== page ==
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Monthly Archives: November 2015

In today’s news, SDETs and software craftsman around the world have been leveraging test-mutation frameworks in retaliation for the relentless death marches and massive disappointments that many shops have been experiencing due to Dark-Matter Developers (aka: DMDs). Test-mutation frameworks are tools that are used to expose false-positives within a test automation suite. DMDs have been fudging code coverage reports with poor unit tests for decades. As a result, they have managed to control and stifle the software development industry. However, recently, Sleeper cells composed of disgruntled craftsman and SDETs have been activated from London to Miami, and from India to Brazil. As a result, code-reviews have erupted into screaming matches and mass firings, as DMDs now scramble to explain their misleading test coverage metrics and other exposed quality concerns. The software industry is now in complete disarray. Software user groups have been converted into Command and Control centers to further push DMDs to the edges of the IT industry by preaching test mutation frameworks to the masses.

Scott Nimrod, the self-professed emir of the revolution, released a statement to the press that read the following:

As the media scrambles to shed light on what I have been preaching for years, perhaps SDETs and craftsman around the world can join hands and finally seek comfort in recognizing that “for every end is a new beginning”.

 

Ten Commandments for Unit Testing

  1. Refactor SUT to limit LOC required to setup a unit test
  2. Limit a unit test to 10 LOC or less
  3. Engineer tests so that they fail because of business logic and not setup logic
  4. Test behaviors and NOT implementation details
  5. Unit test business logic and NOT integration concerns
  6. Control test dependencies before they control your tests
  7. Provide descriptive test names
  8. Test only one thing per unit test
  9. Engineer tests so that they’re self-contained and can run in complete isolation
  10. Investigate static classes when tests no longer run deterministically

Referenced: Testing with F#

Intro

Unit tests are essential for building software effectively. In addition, unit tests also enable developers to exterminate bugs quickly with extreme prejudice.

Protect this House from Bugs

I thought that I could use the video above as a metaphor so that I could hype-up my craftsman such as yourself into protecting your codebase with a defense-hungry mentality.

Now in a previous article, I provided a tutorial on how to implement MVVM using F# and WPF. However, in this article, I will provide an example of how to unit test a viewmodel.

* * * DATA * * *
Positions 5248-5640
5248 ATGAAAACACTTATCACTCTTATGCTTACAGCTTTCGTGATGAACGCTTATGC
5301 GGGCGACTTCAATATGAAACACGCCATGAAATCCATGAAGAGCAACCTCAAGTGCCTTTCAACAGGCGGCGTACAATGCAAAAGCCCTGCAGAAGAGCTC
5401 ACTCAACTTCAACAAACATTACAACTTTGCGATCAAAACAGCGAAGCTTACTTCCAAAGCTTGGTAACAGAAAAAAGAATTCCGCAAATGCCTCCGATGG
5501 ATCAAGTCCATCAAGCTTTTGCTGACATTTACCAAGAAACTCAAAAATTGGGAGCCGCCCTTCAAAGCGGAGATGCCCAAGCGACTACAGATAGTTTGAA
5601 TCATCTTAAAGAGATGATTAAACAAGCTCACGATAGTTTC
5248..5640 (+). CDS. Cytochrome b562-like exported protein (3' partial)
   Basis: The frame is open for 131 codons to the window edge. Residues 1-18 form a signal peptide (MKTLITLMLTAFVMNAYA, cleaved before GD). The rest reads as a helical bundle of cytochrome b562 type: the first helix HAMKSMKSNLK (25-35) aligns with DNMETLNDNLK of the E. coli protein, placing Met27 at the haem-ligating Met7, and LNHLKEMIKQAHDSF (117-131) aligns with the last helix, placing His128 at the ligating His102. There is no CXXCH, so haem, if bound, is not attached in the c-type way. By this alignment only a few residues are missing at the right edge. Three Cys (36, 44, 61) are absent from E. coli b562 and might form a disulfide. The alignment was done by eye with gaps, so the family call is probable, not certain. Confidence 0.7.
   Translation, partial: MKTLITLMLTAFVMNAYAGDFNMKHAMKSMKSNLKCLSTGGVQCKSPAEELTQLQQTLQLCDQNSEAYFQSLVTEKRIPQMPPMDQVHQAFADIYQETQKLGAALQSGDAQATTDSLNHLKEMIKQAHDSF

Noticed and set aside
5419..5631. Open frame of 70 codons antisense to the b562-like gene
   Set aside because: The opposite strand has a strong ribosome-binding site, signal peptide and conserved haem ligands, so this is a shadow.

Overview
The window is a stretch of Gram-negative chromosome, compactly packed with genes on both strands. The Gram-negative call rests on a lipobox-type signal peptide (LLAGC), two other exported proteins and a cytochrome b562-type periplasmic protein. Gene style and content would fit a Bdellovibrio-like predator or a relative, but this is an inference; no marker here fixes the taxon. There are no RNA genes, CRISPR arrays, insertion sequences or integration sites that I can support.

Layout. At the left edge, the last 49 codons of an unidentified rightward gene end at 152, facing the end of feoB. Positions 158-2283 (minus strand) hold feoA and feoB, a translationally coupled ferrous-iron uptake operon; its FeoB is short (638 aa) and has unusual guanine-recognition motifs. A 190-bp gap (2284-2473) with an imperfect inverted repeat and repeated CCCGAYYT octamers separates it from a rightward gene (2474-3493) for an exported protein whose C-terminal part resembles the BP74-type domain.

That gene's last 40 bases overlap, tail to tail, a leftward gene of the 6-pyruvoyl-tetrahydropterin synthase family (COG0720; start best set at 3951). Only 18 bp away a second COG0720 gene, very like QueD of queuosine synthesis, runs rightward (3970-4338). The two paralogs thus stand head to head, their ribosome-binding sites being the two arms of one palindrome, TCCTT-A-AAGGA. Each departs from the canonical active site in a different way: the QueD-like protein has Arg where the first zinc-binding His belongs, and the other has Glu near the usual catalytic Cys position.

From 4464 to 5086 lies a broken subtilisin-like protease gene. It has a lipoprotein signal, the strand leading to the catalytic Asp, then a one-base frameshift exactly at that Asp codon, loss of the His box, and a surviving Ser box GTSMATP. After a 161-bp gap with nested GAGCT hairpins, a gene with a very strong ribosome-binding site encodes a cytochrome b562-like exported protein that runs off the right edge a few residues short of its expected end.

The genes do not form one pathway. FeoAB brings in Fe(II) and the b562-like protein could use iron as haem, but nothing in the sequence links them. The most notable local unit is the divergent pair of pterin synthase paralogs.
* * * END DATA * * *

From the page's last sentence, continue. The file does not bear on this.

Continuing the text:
ViewModel

Here’s a viewmodel:

namespace Model

    type ViewModel() =
        inherit ViewModelBase()

        let mutable firstName = "Scott"
        let mutable lastName = "Nimrod"

        member this.FirstName
            with get() = firstName 
            and set(value) = firstName <- value
                             base.NotifyPropertyChanged(<@ this.FirstName @>)
        member this.LastName
            with get() = lastName 
            and set(value) = lastName <- value
                             base.NotifyPropertyChanged(<@ this.LastName @>)

        member this.GetFullName() = 
            sprintf "%s %s" (this.FirstName) (this.LastName)

Now in order for us to unit test this viewmodel, we first need to employ some tools in order for us to perform this ceremony. I prefer to use FSUnit in conjunction with the NUnit framework. These two frameworks enable me to write some pretty concise and legible unit tests.

Perform the following steps:

  1. Download and install the NUnit extension from the NUnit website.
  2. Add a new F# library to your solution
FSharp_TestProject
3. On your test project, add the NuGet package, “FSUnit”.
FSUnit_Nuget

4. Add the reference, “NUnit.Framework” to your test project

NUnit_reference

Unit Test

Here’s a unit test:

module UnitTests
open Model
open FsUnit
open NUnit.Framework

[<Test>]
member __.``GetFullName = "Jon Doe" if FirstName = "Jon" and LastName = "Doh"``() =
    let vm = ViewModel()
    vm.FirstName <- "Jon"
    vm.LastName <- "Doe"

    Assert.AreEqual("Jon Doe", vm.GetFullName())

 

Conclusion

In conclusion, I just provided an example of how to unit test a viewmodel. Enjoy!

=)

Intro

I have reason to believe that F# will be the language of choice in several years for the .NET platform. This language was designed to assist error-prone developers such as myself from making mistakes that stem from having to write too many lines of code for expressing how a moderate operation is to execute. F# reduces the lines of code required by providing default constructs that supports cleaner and more concise code. As a result, in order to stay current, I have decided to go full throttle into learning this mysterious programming language.

The following tutorial details how to implement MVVM with F#.

Solution Explorer

To start off, let’s create two projects. Our first project will be a WPF project. Our other project will be a project to hold our viewmodel.